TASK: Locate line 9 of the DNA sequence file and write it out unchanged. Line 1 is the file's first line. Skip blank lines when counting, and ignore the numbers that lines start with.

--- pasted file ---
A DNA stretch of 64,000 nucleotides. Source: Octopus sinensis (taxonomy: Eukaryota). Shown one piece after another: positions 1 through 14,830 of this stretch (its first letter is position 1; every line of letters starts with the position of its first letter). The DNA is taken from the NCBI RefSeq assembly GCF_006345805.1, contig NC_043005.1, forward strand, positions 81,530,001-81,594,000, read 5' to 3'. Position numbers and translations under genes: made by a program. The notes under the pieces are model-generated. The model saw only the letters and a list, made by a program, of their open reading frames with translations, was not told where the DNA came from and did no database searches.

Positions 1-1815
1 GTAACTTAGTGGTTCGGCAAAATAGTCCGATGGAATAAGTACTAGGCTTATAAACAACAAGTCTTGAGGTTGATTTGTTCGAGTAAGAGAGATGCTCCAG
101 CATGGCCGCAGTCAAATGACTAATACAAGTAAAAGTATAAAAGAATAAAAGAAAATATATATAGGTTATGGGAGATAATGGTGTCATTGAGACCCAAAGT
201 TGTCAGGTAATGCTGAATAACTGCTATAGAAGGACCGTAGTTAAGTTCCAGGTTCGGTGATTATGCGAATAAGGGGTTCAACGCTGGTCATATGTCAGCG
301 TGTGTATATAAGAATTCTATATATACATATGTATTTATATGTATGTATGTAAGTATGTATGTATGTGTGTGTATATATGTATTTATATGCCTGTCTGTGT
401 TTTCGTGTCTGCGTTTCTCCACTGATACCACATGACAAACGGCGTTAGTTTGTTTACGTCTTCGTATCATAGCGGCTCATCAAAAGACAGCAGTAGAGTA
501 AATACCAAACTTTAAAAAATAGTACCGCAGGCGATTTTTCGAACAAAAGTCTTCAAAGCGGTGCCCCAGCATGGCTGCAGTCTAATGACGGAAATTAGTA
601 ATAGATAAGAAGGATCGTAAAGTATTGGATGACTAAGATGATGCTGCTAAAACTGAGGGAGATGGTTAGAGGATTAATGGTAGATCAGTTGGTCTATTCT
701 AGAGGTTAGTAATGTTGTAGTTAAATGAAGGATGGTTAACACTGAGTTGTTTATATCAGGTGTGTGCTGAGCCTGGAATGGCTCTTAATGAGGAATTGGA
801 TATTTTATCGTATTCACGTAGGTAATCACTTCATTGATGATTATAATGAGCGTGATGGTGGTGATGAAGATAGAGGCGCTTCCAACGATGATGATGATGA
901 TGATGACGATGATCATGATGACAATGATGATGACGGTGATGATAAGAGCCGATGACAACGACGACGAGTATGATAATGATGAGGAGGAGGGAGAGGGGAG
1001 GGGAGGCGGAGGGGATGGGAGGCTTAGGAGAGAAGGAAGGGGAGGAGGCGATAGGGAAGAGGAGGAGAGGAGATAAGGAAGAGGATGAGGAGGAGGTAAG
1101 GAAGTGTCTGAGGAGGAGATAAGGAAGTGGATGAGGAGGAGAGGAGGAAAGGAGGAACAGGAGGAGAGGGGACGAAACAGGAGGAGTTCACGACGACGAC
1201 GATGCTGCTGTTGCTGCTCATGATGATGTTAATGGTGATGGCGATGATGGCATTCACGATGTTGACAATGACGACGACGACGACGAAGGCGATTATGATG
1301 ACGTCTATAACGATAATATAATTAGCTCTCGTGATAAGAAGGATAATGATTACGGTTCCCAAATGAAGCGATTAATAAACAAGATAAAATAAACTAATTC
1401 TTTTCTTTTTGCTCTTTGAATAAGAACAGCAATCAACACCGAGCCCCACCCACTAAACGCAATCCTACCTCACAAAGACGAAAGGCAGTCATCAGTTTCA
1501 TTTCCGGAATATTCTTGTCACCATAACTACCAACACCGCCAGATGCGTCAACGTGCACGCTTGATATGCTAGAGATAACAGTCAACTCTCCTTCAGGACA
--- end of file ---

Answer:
601 ATAGATAAGAAGGATCGTAAAGTATTGGATGACTAAGATGATGCTGCTAAAACTGAGGGAGATGGTTAGAGGATTAATGGTAGATCAGTTGGTCTATTCT